One very interesting piece of news, in my opinion, was the results of what's called the STAR*D trial, funded by the National Institutes of Mental Health (NIMH). This was the most comprehensive U.S. study of antidepressant use for depression. The study was meant to identify best treatment strategies when the current therapy has provided insufficient response. One alarming message is that the incidence of treatment-resistant depression may be much higher than we have estimated, perhaps even as high as 40% of the population of patients with depression. One interesting thing about this study was that it looked at whether treatments could completely end the symptoms of depression. The goal with most studies is to see whether there is a significant decrease in symptoms, but often this means there is some residual depression. The conclusion of the study, and the good news, was that even when initial treatment fails, as many as one in three patients may achieve remission - and ending or near-ending of their symptoms - by continuing on with treatment and augmenting or switching medications.
Other new and potentially promising therapies include vagal nerve stimulation. In this therapy a small device is implanted to send electrical impulses to stimulate the vagus nerve for 30 seconds every five minutes throughout the day. I often see a 25% improvement in symptoms. For some patients, a 25 percent improvement might be considered marginal, or even a failure. But my take is that for severely ill patients, a 25% improvement can mean the difference between being disabled and at least partially functioning. For some of my patients it has meant enjoying a hobby again or being able to return to part or full time employment.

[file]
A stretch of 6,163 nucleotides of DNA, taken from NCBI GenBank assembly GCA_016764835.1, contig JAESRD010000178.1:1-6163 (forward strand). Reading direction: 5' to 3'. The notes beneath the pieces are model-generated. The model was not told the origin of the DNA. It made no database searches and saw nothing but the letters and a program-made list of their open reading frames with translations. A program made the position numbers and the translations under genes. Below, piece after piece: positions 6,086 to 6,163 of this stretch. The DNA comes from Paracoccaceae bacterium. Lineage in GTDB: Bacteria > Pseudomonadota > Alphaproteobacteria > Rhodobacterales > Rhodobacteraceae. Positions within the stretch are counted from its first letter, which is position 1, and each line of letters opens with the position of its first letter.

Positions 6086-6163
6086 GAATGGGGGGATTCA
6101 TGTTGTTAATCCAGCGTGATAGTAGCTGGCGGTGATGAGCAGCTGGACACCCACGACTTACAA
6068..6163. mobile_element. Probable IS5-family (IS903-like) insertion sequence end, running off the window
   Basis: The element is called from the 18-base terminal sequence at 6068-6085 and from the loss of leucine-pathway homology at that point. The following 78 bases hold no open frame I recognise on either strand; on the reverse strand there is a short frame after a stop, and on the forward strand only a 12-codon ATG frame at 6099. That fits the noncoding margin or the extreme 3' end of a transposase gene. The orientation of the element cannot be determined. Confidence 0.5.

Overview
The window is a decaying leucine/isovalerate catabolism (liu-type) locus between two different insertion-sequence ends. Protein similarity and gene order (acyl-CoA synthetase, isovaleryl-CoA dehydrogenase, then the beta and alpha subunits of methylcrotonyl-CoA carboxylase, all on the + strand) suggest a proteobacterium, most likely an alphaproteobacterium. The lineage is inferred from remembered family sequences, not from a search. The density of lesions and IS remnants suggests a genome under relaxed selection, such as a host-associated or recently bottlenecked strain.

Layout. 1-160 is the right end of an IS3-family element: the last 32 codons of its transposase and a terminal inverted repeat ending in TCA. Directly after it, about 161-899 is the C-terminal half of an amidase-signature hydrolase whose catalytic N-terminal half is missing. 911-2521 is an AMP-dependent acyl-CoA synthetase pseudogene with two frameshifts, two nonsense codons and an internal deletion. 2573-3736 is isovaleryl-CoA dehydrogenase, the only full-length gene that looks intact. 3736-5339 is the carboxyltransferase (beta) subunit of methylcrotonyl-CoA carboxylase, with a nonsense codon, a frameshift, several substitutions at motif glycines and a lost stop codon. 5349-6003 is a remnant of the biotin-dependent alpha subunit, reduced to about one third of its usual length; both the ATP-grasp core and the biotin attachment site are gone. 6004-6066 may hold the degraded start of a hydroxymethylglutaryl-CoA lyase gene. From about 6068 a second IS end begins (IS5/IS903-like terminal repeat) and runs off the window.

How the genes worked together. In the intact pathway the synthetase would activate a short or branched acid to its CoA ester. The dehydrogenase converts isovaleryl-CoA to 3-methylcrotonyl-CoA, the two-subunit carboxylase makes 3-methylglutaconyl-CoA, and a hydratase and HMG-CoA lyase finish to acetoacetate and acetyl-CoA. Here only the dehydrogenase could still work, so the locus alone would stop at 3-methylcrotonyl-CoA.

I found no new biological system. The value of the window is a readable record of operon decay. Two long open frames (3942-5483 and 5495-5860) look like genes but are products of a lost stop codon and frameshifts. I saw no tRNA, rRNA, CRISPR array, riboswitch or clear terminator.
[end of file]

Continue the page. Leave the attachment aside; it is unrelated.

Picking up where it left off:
Repetitive Transcranial Magnetic Stimulation. This is another novel treatment in which magnetic energy is applied to the brain. I see this as potentially promising, and possibly something to consider as a precursor or alternative to electroconvulsive therapy. It may require daily treatment for four to six weeks. This mode of treatment is currently being reviewed by the FDA.
One therapy that isn't new, but may be under used, is electroconvulsive therapy - ECT. Advances in the use of ECT have improved patients' tolerance of the procedure as well as reduced some of the adverse reactions. ECT patients are anesthetized; an electrical current is passed through the brain, inducing a very short seizure which passes through the brain but not the body. Treatment is often effective. There are concerns. Risks include prolonged seizure, memory loss and the risks associated with general anesthesia.
What can family members do to help someone with treatment-resistant depression?
It is very important to be supportive. As difficult as it is to support a loved one with depression it is more difficult if they have a depression not responding to treatment over several months. Family members need to be open to discussing their feelings which may at times mean getting their own support from friends or family or getting their own therapy. Depression can be hard on everybody, so everybody needs to take care.
If someone in your family is not getting better after several months, you may want to seek consultations from additional experts. It is helpful to see what courses of treatment a specialist may come up with. If there is a local medical school in your area you can call for referral recommendations or you can ask your own psychiatrist. If you're not located in a big city, you can contact an academically affiliated institution.